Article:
Curved Braced Mast Arm Manhattan Bridge

Curved Braced Mast Arm Manhattan Bridge Image 0Until the 1950s, virtually all lampposts within New York City were elaborately decorated cast iron poles. The only exceptions were those hung from wooden utility poles, and the rare parkway woodie or steel Whitestone style poles deployed here and there on service roads serving an arterial parkway or expressway adorned with those styles.
The post war era, however, viewed elaborateness and untidy and old fashioned, not to mention expensive to maintain, as cast iron products tended to corrode easily. The forward oriented jet age demanded more modern looking street ware, and the precursor for this movement within New York City were the hexagonal shafted steel standards, fitted with these uplift style curved mast arms, which required stiffening braces beneath them. By the 1960s, most small towns had such poles, with varying lengths of mast arm, lining their main business streets. Within New York City, they first appeared as replacements for decayed cast irons, or road kills that were knocked down. By the end of the 1950s, however, after only a few years of proliferation, even these post war neophytes were getting edged out by more state of the art elliptical mast arms that required no bracing. By the late 1960s, the curved brace masts had already become a rarity within New York City, almost as much as the cast irons so many of them had replaced just a decade earlier. Maintenance costs are everything in the street lighting world.
Curved Braced Mast Arm Manhattan Bridge Image 1This particular hexagonal steel pole was rusting away, not aging much better than the easily corroded cast iron pole it undoubtedly replaced. It sported an incandescent Westinghouse pendant light fixture that I nicknamed the Cuplight. They first began to edge out the older Gumball and Bell shaped pendants in the immediate post war years of the late 1940s. During the 1950s, they were the kings of New York City luminaires, but ah, so short lived is the reign of such kings.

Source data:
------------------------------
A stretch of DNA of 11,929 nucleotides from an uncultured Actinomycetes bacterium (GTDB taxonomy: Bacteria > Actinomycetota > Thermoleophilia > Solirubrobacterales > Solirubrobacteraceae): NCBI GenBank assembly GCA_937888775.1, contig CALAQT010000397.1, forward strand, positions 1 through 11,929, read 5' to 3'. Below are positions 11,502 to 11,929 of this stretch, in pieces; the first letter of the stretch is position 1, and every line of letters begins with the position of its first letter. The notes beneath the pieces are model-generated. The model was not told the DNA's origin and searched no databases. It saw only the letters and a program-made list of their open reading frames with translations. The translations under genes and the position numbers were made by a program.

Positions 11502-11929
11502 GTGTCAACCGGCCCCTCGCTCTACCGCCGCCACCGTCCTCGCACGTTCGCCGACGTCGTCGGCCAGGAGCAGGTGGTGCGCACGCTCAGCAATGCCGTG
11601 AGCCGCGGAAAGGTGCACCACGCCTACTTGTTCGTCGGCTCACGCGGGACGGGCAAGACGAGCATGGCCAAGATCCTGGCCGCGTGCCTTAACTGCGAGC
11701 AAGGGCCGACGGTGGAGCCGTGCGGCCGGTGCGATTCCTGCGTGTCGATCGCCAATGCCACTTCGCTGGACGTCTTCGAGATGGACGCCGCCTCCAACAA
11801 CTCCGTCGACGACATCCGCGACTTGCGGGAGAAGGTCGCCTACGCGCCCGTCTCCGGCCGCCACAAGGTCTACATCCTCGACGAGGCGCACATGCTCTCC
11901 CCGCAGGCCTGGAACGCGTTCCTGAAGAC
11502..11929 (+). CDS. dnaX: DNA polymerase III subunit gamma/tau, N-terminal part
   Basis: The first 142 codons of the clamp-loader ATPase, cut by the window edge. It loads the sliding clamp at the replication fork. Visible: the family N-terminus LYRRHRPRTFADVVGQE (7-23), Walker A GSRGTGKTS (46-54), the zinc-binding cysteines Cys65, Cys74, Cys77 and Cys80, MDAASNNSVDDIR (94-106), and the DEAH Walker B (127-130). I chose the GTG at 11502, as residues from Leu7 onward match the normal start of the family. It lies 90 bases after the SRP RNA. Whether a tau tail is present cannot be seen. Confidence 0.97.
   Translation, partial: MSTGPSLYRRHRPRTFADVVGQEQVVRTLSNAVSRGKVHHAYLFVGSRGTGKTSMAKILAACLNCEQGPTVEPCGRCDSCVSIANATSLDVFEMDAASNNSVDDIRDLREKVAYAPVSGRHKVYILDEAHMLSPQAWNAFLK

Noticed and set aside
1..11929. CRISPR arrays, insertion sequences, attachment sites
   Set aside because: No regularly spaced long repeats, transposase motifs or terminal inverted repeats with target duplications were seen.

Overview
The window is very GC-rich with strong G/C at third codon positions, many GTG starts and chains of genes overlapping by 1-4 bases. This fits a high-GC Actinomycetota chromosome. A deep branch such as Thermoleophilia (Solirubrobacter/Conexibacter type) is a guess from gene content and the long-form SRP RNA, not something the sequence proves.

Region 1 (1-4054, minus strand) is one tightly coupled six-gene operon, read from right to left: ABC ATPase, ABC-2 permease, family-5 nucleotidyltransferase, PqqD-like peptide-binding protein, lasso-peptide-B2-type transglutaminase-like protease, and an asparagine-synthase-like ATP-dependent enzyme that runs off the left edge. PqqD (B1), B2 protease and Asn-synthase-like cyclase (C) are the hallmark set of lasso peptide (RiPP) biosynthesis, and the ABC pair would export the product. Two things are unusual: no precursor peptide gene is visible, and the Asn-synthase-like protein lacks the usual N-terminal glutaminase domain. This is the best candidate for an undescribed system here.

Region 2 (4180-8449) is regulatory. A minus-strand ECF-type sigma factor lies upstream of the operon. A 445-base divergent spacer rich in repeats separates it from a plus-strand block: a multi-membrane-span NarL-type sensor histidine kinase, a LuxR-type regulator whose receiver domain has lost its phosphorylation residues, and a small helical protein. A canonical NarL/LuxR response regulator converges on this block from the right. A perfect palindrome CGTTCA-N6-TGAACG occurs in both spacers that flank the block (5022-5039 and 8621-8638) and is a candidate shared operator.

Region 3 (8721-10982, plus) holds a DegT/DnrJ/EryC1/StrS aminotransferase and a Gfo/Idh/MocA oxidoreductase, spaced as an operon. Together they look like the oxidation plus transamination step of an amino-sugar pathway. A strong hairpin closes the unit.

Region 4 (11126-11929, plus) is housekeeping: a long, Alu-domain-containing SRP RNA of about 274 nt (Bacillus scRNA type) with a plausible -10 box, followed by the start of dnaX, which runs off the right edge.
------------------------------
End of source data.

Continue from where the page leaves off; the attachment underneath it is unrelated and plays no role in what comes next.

Heavy indeed was the crown on the head of the Cuplight. Even the fact that the basic model was capable of employing mercury vapor fluorescent bulbs, such as the last ones installed on early 1960s highways did, and many on Long Island still do to this day, New York City went on an extermination blitz throughout the 1960s, eradicating the Cups in favor of mercury vapor cobra head fixtures. And yes, the first generation cobra heads didn't enjoy their crown too long either, as sodium vapor cobras tossed them out wholesale in the early 1970s. Thus, on and on the endless tax dollars fly out the door as New York City quickly turns fickle on its latest street lighting fixtures.
The Cuplight remains my favorite street light fixture, probably because they adorned the street I grew up on until I reached Kindergarten.
Dig the boxy 1970s vintage cars parked along the side of the colonnade. I believe the brown car in front was a late 1970s Chrysler, from their worst crisis ridden era, just before Lee Iacocca delayed their eventual demise by over a decade by bringing out the mini van and the mechanically challenged K cars. The colonnade adorning the Manhattan Bridge Chinatown terminus is arguably much more elegant than the bridge. The lamp post has, or had, a sign warning someone not to do something. Wonder if it was warning against parking over there. Were all these cars towed away after I left?